Creating a Work of Art: The Fascinating Process of Making Bonsai Trees
How Bonsai Trees Are Made
Many people stare in wonder when they see a bonsai tree with so many different questions on how a tree come to be so small and yet so refined. Seeing a small tree that looks older then a fully grown tree can be confusing so in todays article we are going to explain the process of how a bonsai tree is made and also cover some general care tips for bonsai once you have established your tree.
Choosing The Correct Species
This is an important step to the process not only to choose a tree that is aesthetically pleasing to you but it also needs to be a species that can live and thrive in your environment and be able to fit into your daily schedule. Some species have higher water requirements, light requirements and are higher maintenance so making sure you have a tree that fits your available time will be an important factor to the success of your bonsai tree. You can read our article here for a few suggestions for beginner bonsai tree species.
Growing The Tree ( The Development Stage )
This is often a stage a lot of people skip in bonsai, most people just want a little tree in a pot, but as they progress they can begin to wonder why their tree isn’t starting to look like the ones they see in books or on the internet. This is because the impressive bonsai you see spent years in the development cycle.
So what is development for a bonsai?
This is the stage in which we grow the material to gain thickness in the trees trunk, create taper in the trunk, create movement in the tree and also begin to develop the first branches in the correct locations for the design we are chasing. We need to actually build the material to be a bonsai. The first step is creating the foundations, then later we can create fine detailed branching on top. Without building the structure first you will always have a young looking immature tree which is referred to as a stick in a pot in the bonsai community.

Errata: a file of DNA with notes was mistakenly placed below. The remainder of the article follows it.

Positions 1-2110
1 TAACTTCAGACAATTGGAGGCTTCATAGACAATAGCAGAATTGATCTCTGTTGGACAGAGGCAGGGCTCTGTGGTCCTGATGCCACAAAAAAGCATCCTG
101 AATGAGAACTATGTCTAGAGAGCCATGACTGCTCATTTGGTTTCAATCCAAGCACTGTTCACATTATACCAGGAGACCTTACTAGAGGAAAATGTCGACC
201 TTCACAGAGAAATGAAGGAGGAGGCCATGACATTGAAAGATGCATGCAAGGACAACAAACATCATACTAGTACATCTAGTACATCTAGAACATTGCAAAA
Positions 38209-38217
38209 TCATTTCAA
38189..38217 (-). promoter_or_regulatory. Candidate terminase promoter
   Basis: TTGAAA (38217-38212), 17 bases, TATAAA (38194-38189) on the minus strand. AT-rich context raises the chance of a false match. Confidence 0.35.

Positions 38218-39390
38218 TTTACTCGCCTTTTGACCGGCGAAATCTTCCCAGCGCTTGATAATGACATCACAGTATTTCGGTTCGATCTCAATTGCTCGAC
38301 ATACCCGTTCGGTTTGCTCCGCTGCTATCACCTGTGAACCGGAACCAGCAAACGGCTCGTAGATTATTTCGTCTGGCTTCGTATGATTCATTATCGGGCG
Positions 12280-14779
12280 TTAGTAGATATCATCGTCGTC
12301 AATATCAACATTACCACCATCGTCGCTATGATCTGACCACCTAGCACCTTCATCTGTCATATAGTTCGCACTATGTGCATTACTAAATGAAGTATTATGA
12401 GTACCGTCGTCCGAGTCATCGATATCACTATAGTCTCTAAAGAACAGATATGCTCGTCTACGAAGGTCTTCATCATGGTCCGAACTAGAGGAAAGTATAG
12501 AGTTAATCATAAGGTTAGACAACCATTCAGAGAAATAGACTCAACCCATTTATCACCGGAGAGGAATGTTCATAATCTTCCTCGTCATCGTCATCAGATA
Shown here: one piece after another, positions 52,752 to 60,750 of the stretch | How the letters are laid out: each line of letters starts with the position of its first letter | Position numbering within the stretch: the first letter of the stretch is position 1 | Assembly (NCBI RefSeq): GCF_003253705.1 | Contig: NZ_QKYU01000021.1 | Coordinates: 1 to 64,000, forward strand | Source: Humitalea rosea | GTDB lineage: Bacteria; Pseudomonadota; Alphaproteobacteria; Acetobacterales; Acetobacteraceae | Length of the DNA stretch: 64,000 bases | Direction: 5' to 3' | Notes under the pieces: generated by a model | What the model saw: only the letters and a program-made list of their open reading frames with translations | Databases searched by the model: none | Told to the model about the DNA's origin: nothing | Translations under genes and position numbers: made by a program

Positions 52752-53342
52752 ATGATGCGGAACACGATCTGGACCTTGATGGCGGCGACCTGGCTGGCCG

The normal steps of development would include ( not always in this order )
Growing a strong root system ( Essential for a healthy tree )
Growing strong top growth ( will help thicken the tree )
Once the tree has a little thickness the trunk can be wired for movement
Letting the tree grow wild to thicken
Slip pot the tree each season to give the roots more room to grow
While slip potting lay out your surface roots to create Nebari
Cut back and grow again to create taper
As the trees trunk begins to reach the thickness required start to select shoots to be branches in optimal spots for the design.
Let branching grow and thicken, as it gets thick enough to wire start to shape the branches.
These are just a few of the things that we concentrate on most while developing. During this phase normally the tree doesn’t look much like a bonsai tree, it wont start to take shape until late development. We also use organic soils and high nitrogen fertilizer to help with the growth rate. This all changes though when the tree moves over to Refinement.
The Refinement Stage ( Designing the Bonsai Tree )
In the second major stage of a bonsai trees life it moves into the refinement stage. This stage is where all our techniques and goals change from growing fast and thick and creating structure and foundation to growing slow and delicate and concentrating on fine design. Once a bonsai tree is moved into the bonsai pot it is now considered a tree in refinement as the bonsai pot and the substrate we use in a bonsai pot are part of what slows the tree down and gives it the small growth we are now after. We can now begin to really hone in on our design through detail branch wiring and ramification through strategic pruning and fertilising. Once we have got the tree to a point in which we are happy with the design the tree will enter a stage of maintenance where the tree is now just looked after and pruned to keep the profile of the tree.